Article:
Our family has embarked on virtual travels to various countries and regions. To explore these countries and their cultures, we have followed along with the festivals, cooked and eaten traditional foods, learned of traditional handicrafts with hands on exploration, along with many activities to immerse ourselves. Chronicled here are some of these activities.

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Friday, April 3, 2015

Recipe for Ma'amoul for a traditional Lebanese Easter

This afternoon, the girls and I made ma'amoul to have with our Lebanese Easter dinner. We tasted some from a Lebanese bakery a couple of weeks ago that we all really enjoyed, so I was a little worried to make them at home as part of our Lebanese Easter - but they turned out great! Ma'amoul are a traditional Lebanese sweet made especially for Easter by Christians, and to be eaten at night during Ramadan and for holidays by Muslims. They're made with a semolina crust and have a sweet filling inside - either dates or nuts like pistachios and walnuts. For those celebrating Easter, making these cookies is often a family affair, with everyone helping to make many dozens of these. They're formed on Good Friday, brought to the bakery to be baked on Saturday and eaten on Easter Sunday. 

Left, ma'amoul mold; Right, ma'amoul cookies
Photo Credit: Noema Perez (CC)
Ma'amoul are made with a special wooden mold to get their decorative shapes, but you can still make round ones without using a specialty mold. The dough is unlike any "cookie" dough we've ever made - it doesn't use flour but fine semolina, and includes rose water and orange blossom water (these can be found at Middle Eastern stores). It also has to rest overnight, so planning ahead is important. We made some with date filling and some with a walnut filling. Not only do these pastries taste good, I really enjoyed sitting with the girls, assembling the cookies and chatting - everyone relaxed for the long weekend ahead. 


makes about 30 cookies

  • 2 1/4 cup fine semolina
  • 1/2 cup sugar
  • 1 cup unsalted butter, melted
  • 1/4 cup rose water
  • 1/4 cup orange blossom water
  • 1/2 tsp mahlab (Middle Eastern spice made from certain cherry seeds - if you can't find it, omit from recipe)
  • icing sugar 
Date filling
  • 1 cup dates, chopped
  • 1/8 tsp cardamon
  • 1/2 tbsp butter, melted
Walnut filling
  • 1 cup walnuts
  • 2 tbsp sugar
  • 1/2 tsp cinnamon
  • 1 1/2 tsp orange blossom water
  • 1/2 tbsp butter, melted

Make the dough

In a large bowl, whisk together the semolina, sugar and mahlab. Add the melted butter, rose and orange blossom waters and stir to combine well. Cover, and refrigerate overnight. 
Have kids take a whiff of those flower waters - they'll be surprised it's going into "cookie" dough!

Make the fillings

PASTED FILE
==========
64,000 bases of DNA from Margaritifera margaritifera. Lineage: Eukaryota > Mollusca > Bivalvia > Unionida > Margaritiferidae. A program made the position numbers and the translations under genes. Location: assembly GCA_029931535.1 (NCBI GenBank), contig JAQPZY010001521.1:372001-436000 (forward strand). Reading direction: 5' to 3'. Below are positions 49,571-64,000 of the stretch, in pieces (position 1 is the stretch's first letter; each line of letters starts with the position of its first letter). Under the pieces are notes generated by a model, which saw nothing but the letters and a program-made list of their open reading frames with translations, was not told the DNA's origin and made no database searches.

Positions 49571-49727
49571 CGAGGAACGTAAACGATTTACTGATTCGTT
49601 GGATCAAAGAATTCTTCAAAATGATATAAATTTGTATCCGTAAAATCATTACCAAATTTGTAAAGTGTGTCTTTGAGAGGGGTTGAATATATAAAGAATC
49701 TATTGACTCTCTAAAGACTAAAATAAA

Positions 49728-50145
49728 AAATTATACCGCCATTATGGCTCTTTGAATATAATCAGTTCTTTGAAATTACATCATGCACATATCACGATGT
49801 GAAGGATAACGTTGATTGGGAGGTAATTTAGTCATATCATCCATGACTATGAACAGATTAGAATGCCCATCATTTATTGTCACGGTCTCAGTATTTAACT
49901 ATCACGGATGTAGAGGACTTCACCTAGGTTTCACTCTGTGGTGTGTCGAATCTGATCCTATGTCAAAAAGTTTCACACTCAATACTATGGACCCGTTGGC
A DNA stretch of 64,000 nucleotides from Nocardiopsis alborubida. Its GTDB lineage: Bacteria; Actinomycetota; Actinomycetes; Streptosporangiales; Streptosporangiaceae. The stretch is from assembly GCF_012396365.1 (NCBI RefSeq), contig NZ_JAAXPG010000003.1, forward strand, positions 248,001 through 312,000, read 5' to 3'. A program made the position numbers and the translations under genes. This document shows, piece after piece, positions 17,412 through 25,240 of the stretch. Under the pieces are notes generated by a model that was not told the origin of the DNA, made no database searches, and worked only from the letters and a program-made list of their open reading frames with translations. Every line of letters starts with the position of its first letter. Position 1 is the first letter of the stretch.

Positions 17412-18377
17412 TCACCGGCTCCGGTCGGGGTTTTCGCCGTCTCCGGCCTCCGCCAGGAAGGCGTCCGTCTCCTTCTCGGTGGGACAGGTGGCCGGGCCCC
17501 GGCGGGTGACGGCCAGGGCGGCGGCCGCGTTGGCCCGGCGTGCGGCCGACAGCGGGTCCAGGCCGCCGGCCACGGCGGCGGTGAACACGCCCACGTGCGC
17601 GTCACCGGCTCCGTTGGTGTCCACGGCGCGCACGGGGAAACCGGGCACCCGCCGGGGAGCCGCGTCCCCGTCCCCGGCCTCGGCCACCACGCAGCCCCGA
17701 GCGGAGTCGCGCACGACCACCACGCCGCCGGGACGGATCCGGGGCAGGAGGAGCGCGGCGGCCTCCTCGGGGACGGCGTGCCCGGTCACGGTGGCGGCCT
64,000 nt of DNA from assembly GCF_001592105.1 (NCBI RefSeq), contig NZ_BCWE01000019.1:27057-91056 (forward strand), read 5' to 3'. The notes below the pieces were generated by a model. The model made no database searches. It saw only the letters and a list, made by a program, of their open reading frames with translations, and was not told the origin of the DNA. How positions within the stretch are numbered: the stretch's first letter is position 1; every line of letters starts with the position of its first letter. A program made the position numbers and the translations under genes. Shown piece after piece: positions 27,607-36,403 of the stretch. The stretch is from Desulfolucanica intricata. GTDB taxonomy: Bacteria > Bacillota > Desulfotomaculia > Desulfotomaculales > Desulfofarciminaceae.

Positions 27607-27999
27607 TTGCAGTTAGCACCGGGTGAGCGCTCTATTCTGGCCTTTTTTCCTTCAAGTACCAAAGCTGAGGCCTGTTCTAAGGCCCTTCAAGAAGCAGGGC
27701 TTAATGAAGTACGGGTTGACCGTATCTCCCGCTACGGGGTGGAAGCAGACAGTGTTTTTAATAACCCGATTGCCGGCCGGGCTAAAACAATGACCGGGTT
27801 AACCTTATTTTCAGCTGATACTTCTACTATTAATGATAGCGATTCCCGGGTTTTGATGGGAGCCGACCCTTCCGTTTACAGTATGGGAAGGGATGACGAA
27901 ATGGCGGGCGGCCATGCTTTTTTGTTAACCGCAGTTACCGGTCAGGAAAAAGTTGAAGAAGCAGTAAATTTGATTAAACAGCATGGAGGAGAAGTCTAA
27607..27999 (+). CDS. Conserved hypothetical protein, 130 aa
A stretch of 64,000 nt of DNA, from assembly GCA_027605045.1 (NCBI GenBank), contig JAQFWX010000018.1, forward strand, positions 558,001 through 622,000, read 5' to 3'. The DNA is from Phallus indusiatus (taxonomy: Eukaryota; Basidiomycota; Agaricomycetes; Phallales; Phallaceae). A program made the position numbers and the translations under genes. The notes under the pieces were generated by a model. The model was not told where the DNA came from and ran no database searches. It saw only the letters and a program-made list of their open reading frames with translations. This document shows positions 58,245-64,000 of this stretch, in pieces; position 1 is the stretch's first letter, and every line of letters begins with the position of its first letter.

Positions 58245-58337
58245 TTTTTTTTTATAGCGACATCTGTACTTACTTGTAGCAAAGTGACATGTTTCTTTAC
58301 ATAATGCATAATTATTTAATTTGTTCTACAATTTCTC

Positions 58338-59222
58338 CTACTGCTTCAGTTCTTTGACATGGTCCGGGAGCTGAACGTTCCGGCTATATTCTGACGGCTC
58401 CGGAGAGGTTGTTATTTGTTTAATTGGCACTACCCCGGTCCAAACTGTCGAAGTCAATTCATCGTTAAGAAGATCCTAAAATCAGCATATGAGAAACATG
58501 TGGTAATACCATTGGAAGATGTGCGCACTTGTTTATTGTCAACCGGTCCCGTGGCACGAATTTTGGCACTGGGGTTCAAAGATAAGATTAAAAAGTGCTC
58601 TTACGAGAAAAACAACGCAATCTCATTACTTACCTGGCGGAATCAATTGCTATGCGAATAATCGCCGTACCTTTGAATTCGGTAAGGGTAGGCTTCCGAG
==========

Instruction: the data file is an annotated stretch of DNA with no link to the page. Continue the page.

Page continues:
I would suggest making the fillings ahead of time while dough is resting so that the next day you can focus on assembling. 

For the walnut filling, put the walnuts in a food processor and grind until they're a semi fine meal - not fully ground into powder, like the photo above. Stir together with the sugar, cinnamon, orange blossom water and melted butter.

For the date filling, put the chopped dates in a bowl and cover with boiling water. Let sit for an hour and drain. Process the dates until smooth then stir together with the cardamon and melted butter. Refrigerate until ready to use.

Assemble the pastries

The next day, pull out the dough and the fillings and get rolling! Roll the dough into large balls and small balls - one for each pastry. The large balls are made with 1 tbsp of dough, and the small balls are made with 1 tsp of dough. 

Take a large ball of dough, and using your thumbs make an indent. Widen until you have a cup of dough. Add about 1 tsp of filling. Take the smaller ball of dough and flatten into a disk. Pinch that disk over the filling, sealing the edges. 

Place on a baking sheet - they don't need much space between each cookie because they don't rise while baking. Refrigerate for 15 -20 minutes before baking. Bake at 350F for 25 minutes, or until just barely golden.

Let cool completely and dust with icing sugar. Enjoy!

If you're curious about how Easter is celebrated in Lebanon, read my earlier post here


  1. Now I'm trying to remember if I commented and read your Easter in Lebanon post.

    I wonder why we often do "Christmas Around the World" activities, but this is the first I've really seen an "Easter around the world" idea. Now I'm curious to look into that.

    1. I love learning about Easter around the world - and we've incorporated a fair few traditions!


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